The changes which take place in the affairs of this world show the instability of sublunary things. Empires rise, and fall, flourish, and decay. Knowledge follows revolutions and travels over the globe. Man alone, remains the same being, whether placed under the torrid suns of Africa, or in the more congenial temperate zone. A principle of liberty is implanted in his breast, and all efforts to stifle it are as fruitless as would be the attempt to extinguish the fires of Etna.
It is in the irresistible course of events that all men, who have been deprived of their liberty, shall recover this portion of their indefeasible inheritance. It is in vain to stem the current; degraded man will rise in his native majesty, and claim his rights. They may be withheld from him now, but the day will arrive, when they must be surrendered.
Among the many interesting events of the present day, and illustrative of this, the Revolution in Hayti holds a conspicuous place. The former political condition of Hayti we all doubtless know. After years of sanguinary struggle for freedom and a political existence, the Haytiens on the auspicious day of January first 1804 declared themselves a free and independent nation. Nothing can ever induce them to recede from this declaration. They know all too well by their past misfortunes; by their wounds which are yet bleeding, that security can be expected only from within themselves. Rather would they devote themselves to death than return to their former condition.
Can we conceive of anything which can cheer the desponding spirit, can reanimate and stimulate it to put every thing to the hazard? Liberty can do this. Such were its effects upon the Haytiens – men who in slavery showed neither spirit nor genius; but when Liberty, when once Freedom struck their astonished ears, they became new creatures: stepped forth as men, and showed to the world, that though Slavery may benumb, it cannot entirely destroy our faculties. Such were Touissant L’ Overture [sic], Desalines [sic] and Christophe!
The Haytiens have adopted the republican form of government: and so firmly is it established, that in no country are the rights and privileges of citizens and foreigners more respected, and crimes less frequent. They are a brave and generous people. If cruelties were inflicted during the Revolutionary war, it was owing to the policy pursued by the French commanders, which compelled them to use retaliatory measures.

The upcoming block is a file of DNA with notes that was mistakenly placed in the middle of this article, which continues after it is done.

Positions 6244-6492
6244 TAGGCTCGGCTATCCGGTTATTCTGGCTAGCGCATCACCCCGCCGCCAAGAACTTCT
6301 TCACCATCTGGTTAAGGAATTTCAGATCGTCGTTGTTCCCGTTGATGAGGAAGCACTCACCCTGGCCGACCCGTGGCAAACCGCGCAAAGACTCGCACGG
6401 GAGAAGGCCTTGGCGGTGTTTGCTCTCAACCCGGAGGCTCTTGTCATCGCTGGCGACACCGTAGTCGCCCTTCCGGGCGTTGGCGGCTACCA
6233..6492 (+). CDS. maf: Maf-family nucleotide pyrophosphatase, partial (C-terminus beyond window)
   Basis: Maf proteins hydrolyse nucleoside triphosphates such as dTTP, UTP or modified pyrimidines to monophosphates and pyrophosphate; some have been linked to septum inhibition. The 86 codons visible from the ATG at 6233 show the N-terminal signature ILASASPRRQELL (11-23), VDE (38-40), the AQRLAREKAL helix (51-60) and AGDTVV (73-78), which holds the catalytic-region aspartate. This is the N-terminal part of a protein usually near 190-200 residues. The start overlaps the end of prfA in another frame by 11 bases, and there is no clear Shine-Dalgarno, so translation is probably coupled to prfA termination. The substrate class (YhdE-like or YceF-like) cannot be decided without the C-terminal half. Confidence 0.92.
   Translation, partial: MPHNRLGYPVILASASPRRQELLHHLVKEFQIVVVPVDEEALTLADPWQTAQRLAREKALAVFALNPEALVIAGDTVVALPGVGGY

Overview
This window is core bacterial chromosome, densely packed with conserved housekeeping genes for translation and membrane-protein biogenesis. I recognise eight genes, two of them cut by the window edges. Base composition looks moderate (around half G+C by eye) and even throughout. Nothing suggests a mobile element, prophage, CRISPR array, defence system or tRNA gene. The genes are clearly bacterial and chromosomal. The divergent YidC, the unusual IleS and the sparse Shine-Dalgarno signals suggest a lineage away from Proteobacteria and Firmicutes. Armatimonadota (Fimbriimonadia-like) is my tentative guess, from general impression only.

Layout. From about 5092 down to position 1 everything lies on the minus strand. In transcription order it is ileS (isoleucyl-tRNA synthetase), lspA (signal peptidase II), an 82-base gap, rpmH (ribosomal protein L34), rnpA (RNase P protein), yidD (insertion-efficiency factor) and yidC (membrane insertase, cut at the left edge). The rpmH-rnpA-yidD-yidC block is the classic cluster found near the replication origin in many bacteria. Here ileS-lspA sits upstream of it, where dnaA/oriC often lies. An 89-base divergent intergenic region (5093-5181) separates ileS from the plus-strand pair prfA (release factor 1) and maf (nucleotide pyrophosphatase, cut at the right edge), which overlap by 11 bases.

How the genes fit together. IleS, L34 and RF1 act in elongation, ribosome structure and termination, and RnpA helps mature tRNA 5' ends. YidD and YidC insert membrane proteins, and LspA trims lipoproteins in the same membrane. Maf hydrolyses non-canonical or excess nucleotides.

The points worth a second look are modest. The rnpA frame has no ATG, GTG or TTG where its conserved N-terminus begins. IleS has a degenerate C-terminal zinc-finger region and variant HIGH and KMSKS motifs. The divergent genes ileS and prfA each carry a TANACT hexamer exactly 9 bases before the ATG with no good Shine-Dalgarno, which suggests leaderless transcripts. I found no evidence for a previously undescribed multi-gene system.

For who shall expostulate with men who have been hunted with bloodhounds – who have been threatened with an Auto-da-fe’- whose relations and friends have been hung on gibbets before their eyes – have been sunk by hundreds in the sea – and tell them they ought to exercise kindness towards such mortal enemies? Remind me not of moral duties, of meekness and generosity. Show me the man who has exercised them under these trials, and you point to one who is more than human. It is an undisputed fact, that more than sixteen thousand Haytiens perished in the modes above specified. The cruelties by the French on the children of Hayti have exceeded the crimes of Cortez and Pizarro.
Thirty-two years of their Independence so gloriously achieved, have effected wonders. No longer are they the same people. They had faculties, yet were these faculties oppressed under the load of servitude and ignorance. With a countenance erect and fixed upon Heaven, they can now contemplate the works of Divine munificence. Restored to the dignity of man to society, they have acquired a new existence – their powers have been developed: a career of glory and happiness unfolds itself before them.
The Haytien government has arisen in the neighborhood of European settlements. Do the public proceedings and details of its Government bespeak any inferiority? Their state papers are distinguished from those of many European Courts, only by their superior energy and non-exalted sentiments; and while the manners and politics of Boyer emulate those of his Republican neighbours; the court of Christophe had almost as much foppery; almost as many lords and ladies of the bed-chamber; and almost as great a proportion of stars, and ribbons, and gilded chariots, as those of his brother potentates in any part of the world.
(Placed by Divine Providence amid circumstances more favourable, than were their ancestors, the Haytiens can more easily than they, make rapid stides in the career of civilization – they can demonstrate that although the God of nature may have given them a darker complexion, still are men alike sensible to all the miseries of slavery, and to all the blessings of freedom.)
May we not indulge in the pleasing hope, that the Independence of Hayti has laid the foundation of an Empire that will rank with the nations of the earth – that a country, the local situation of which is favourable to trade and commercial enterprise – possessing a free and well regulated government, which encourages the useful and liberal arts: a country containing an enterprising and growing population, which is determined to live free, or die gloriously: will advance rapidly in all the arts of civilization.
We look forward with peculiar satisfaction to the period when like Tyre of old, her vessels shall extend the fame of her riches and glory, to the remotest borders of the globe; – to the time when Hayti treading in the footsteps of her sister republicks, shall, like them, exhibit a picture of rapid and unprecedented advance in population, wealth and intelligence.